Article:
Rule 1:


Oh my Honor, I will do my best, to do my duty to God and my country, and to obey the Scout Law, to help other people at all times, to keep myself physically strong, mentally awake and morally straight.


Rule 2:


A Scout is:














That's it - that's the Scout rules.


Of course, there are other "rules" as well, such as those found in the Guide to Safe Scouting, but I suspect you're hoping to find some kind of rule from National that will help you deal with situations like this. You may as well stop looking. Unless it's a serious breech of policy that requires a report to the Scout Executive, the BSA prefers that Units handle their own discipline. The Scout Executive doesn't really want to hear of a fist fight between brothers at summer camp. Now if one of those brothers shot the other brother with an arrow at the archery range in a fit of rage, then yeah - that's a call to the SE (who will hear from the Camp Director long before you get to a phone).


Now my thoughts, and these are just mine, as to this situation are somewhat similar to Scoutfishes.


ASM 1: I'm not a zero tolerance kind of guy, and neither is the BSA (with a couple of notable exceptions). This attitude is very much zero tolerance - caught fighting? You're out! Nope - doesn't work for me - we're about building character - how can we build character if we kick Scouts out who need their characters built?


ASM 2: This is an ok answer - IF the unit has the culture where the SM and ASM's abrogate their responsibilities on dealing with youth discipline matters to the Committee. I've never been a big fan of Committees being pressed into service to act as some kind of discipline board. I am a big fan of Committees working with the program leaders (SM & ASM) to develop discipline protocols and serving as a sounding board for SM's and ASM's who need advice. But, with that being said, I know there are units out there that do use their committees as tribunals, and though I disagree with that, there isn't anything that prevents it.


ASM 3: Heart in right place, but wrong answer. ADD and Special Needs should never be used as an excuse to avoid giving proper discipline. Can they be used as mitigating factors? Sure, if they were indeed a mitigating factor (and it shouldn't be automatic - many of us have run into situations where a Scout on meds gets tired and cranky with a tendency to lash out without thinking at a certain time of the day - mitigating factor - but if the incident occured 3 hours before without any of these indicators - nope - no playing the ritalin card then). Some kind of discipline in a case like this is always appropriate - even with mitigating factors.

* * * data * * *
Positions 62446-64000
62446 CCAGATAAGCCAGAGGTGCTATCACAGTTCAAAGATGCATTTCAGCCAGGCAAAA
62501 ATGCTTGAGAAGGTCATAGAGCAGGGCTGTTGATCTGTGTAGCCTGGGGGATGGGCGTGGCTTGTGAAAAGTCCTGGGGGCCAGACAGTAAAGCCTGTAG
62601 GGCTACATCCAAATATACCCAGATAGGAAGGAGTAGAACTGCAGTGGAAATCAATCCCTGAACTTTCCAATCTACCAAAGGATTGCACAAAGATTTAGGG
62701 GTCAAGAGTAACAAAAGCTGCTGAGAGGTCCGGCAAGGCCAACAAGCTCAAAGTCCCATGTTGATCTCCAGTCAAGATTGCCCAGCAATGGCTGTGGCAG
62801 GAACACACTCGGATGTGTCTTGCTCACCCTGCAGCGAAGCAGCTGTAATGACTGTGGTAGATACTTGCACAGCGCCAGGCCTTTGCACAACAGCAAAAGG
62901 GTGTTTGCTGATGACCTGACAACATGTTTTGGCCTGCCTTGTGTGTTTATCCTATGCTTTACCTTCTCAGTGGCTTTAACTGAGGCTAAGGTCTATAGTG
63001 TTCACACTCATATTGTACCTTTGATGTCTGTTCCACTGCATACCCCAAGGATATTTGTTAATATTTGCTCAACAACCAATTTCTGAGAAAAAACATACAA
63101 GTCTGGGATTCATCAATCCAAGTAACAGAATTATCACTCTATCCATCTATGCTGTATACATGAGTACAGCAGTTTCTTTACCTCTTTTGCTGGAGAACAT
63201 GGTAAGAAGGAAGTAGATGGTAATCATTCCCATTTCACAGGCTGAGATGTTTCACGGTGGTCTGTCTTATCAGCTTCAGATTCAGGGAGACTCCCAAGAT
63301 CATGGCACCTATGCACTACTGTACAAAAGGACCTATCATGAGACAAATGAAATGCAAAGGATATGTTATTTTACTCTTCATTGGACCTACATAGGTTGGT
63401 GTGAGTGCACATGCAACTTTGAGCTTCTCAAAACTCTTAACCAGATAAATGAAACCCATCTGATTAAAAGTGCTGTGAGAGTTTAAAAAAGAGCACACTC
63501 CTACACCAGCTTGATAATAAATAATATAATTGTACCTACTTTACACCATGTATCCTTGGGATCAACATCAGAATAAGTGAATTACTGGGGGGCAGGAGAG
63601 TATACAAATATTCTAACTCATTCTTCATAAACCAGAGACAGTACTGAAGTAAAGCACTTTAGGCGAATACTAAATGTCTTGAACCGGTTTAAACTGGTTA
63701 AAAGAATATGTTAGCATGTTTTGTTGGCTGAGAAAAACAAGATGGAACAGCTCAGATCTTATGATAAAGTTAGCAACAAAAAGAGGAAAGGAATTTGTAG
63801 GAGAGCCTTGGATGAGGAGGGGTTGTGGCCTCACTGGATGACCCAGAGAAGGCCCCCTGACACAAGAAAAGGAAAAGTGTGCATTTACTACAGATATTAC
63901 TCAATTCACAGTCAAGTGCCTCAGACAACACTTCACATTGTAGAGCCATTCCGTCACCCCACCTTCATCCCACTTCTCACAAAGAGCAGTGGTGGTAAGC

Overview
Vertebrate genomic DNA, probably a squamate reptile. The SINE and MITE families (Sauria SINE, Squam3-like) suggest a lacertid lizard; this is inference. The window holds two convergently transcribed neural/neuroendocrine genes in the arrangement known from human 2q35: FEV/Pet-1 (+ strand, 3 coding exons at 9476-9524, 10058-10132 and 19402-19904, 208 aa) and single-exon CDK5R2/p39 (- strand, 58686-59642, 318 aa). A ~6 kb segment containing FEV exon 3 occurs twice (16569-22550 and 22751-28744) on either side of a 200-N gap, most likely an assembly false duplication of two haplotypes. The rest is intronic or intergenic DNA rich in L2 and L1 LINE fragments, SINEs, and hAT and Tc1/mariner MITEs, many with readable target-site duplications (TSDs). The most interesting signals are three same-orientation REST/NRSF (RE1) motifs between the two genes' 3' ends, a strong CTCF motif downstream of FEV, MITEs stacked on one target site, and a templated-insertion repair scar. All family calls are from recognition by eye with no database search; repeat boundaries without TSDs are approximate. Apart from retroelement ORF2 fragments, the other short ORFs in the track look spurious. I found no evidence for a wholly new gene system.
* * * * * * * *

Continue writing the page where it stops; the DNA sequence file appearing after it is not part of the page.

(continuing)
SM - got it pretty much right - spoke with the offenders and dealt with the situation, as requested by the SPL. Some may say the PLC should have determined some other sort of "punishment" but in my opinion, once the SPL has to appeal to the SM/ASM for help, it's out of the PLC's hands. Could the SM have done more? Perhaps - but he's also the one who spoke with the fighters so knows what the deal is, and it sounds like he took into account another mitigating factor - they are brothers - while it might not make it right, there is a good chance the scuffle had nothing to do with Scouts and everything to do with them being siblings. It happens - and a wise Scoutmaster is the one that can separate the Scouting from the Family issue.


The Former SM - at first glance sounds too laissez faire but to give the benefit of the doubt, it may be a way of expressing that in this Troop, the adults recognize that boys will be boys, that there will be the occassional scuffle, and that the Troop isn't there to make a federal case out of it. I suspect, based on how the SM and the former SM viewed things, that this Troop leaves it to the Program Leaders to deal with discipline matters - my kind of Troop.


As for Dad? As Scoutfish noted, he handled it perfectly - stepped aside and let the SM handle it.





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ASM#1 - I wonder if he would feel the same way if this was his son? I don't agree with this solution.


ASM#2 - Maybe but is there a need for the committee to be involved?


ASM#3 - Horse Hockey! A disability doesn't give anyone carte blanche!


Doesn't sound like you didn't lose much with ASM#1.


I agree with the SM. Done, finished. If this happens again, then there needs to be consequences.

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I don't think the committee should be involved in deciding the fate of the boy. That is over and done with. but the troop lost a scout when a (Parent/ASM) walked out in a huff over the matter, and pulled his child out of the program also. There was other disagreement & arguement amounst leaders over the issue.